10 Great Martial Arts Movies You’ve Probably Never Seen

5. Yes, Madam! (1985)

Possibly the most quintessential Hong Kong movie on this list, “Yes, Madam!” is simultaneously very much a product of its industry’s sensibilities, but also somewhat of a departure from them. On one hand, the film’s tone and choreography are in keeping with the trends of Chinese action flicks; on the other, it was one of the first to do so with female leads, opening up a whole new world of possibilities for the genre that allowed for women-centered action movies to exist more and more from then on.

It’s not even worth mentioning or trying to explain the plot, since this is a movie motivated by the flimsiest of macguffins (something to do with a stolen microfilm belonging to a Triad boss). What really matters here are the stunts and the actors performing them; “Yes, Madam!” was the first film for both of its leads, Michelle Yeoh and Cynthia Rothrock, who did themselves every bit of the high-risk craziness you see on the camera.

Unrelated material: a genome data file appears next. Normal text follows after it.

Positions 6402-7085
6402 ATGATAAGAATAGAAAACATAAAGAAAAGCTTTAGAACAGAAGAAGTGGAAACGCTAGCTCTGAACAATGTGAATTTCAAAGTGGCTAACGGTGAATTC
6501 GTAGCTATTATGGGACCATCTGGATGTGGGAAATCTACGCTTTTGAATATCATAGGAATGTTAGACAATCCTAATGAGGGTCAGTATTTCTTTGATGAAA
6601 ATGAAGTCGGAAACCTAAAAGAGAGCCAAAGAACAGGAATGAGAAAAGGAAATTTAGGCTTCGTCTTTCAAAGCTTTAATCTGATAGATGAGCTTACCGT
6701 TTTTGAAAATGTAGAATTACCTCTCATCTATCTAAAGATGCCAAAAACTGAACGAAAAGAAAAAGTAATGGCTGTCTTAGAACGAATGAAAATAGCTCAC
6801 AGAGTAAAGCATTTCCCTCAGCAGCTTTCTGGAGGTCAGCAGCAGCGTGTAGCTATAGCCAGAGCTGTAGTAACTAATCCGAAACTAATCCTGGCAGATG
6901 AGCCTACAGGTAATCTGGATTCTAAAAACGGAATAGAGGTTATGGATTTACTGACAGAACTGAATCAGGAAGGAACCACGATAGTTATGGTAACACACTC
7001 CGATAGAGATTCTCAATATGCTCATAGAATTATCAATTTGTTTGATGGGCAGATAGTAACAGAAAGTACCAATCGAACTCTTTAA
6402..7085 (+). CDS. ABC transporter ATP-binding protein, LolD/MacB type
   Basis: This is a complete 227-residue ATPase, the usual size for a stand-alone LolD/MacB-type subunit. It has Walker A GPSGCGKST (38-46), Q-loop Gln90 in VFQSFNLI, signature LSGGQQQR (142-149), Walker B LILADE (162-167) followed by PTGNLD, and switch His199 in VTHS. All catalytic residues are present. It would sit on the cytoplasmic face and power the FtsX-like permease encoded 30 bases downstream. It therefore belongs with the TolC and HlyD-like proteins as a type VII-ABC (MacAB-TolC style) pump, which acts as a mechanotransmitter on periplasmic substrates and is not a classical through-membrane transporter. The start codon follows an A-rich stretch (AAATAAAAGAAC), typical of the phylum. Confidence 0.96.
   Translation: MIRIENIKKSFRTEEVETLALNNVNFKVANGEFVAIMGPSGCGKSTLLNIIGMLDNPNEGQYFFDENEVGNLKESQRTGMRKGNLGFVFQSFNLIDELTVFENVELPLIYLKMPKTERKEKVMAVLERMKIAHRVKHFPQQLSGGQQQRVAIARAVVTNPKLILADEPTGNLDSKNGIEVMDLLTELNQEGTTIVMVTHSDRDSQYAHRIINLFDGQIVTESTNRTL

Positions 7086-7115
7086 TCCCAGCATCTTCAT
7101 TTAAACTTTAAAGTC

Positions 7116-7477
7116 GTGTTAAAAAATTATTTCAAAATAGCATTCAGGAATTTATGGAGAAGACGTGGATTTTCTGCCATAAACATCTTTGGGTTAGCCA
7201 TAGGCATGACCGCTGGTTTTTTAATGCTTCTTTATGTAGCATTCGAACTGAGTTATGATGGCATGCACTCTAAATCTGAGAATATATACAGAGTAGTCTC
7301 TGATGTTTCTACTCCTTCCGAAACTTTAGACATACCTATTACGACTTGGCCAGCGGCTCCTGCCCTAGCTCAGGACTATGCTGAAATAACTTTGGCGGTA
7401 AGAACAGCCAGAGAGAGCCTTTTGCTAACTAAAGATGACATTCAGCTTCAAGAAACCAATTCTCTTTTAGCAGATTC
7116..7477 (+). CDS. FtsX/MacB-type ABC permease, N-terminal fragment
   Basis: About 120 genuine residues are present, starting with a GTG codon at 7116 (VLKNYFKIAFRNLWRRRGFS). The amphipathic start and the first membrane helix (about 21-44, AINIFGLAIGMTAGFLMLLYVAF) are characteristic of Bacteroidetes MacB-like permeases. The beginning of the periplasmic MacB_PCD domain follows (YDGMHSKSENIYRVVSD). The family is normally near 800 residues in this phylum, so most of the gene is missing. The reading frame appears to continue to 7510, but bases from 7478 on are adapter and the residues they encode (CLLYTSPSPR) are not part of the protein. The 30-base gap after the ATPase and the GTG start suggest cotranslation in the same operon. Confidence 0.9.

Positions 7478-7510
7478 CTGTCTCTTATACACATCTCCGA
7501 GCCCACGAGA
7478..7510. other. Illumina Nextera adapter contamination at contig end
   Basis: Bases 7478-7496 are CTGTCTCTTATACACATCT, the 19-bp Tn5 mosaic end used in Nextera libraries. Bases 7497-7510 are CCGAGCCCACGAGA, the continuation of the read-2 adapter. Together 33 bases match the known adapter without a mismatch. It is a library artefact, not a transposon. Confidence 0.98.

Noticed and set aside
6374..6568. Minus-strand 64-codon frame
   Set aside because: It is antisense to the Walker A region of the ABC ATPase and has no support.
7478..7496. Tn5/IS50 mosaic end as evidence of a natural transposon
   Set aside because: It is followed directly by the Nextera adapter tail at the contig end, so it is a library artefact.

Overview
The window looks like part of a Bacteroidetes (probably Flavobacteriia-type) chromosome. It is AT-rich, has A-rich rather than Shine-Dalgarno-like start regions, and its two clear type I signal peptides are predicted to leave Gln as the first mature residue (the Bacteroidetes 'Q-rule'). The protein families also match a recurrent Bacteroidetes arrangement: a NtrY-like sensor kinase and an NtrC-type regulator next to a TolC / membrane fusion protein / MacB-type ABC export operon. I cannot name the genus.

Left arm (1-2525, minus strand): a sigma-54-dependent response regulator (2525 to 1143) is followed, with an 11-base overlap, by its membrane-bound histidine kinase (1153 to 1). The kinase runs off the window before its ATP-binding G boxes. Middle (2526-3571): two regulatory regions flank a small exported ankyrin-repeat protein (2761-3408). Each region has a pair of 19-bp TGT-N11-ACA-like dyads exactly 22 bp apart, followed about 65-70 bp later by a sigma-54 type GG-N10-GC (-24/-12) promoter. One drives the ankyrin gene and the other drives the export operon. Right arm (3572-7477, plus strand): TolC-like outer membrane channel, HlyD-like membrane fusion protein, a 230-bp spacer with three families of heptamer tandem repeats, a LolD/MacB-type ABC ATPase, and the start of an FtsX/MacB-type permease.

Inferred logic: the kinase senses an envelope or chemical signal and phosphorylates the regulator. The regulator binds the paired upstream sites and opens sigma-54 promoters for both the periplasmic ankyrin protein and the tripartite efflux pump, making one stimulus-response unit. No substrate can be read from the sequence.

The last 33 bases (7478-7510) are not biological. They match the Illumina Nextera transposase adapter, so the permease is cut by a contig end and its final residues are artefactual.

Yeoh, of course, is a legend and well known beyond her home thanks to the international success of films like “Crouching Tiger, Hidden Dragon,” but Rothrock is still somewhat obscure to everyone who isn’t a passionate fan of the genre; but make no mistake, she is a hugely gifted martial artist who can throw down with the best of them, something this movie demonstrates again and again, in spades.

“Yes, Madam!” can be a little uneven; as mentioned, the main plot is meandering, and a few of the subplots drag on for longer than necessary, but its high moments are so high you won’t remember the clunky bits in the middle. Once the credits are rolling, all you can think about is Michelle Yeoh jumping backwards over a rail while, at the same time, throwing two bad guys through the glass.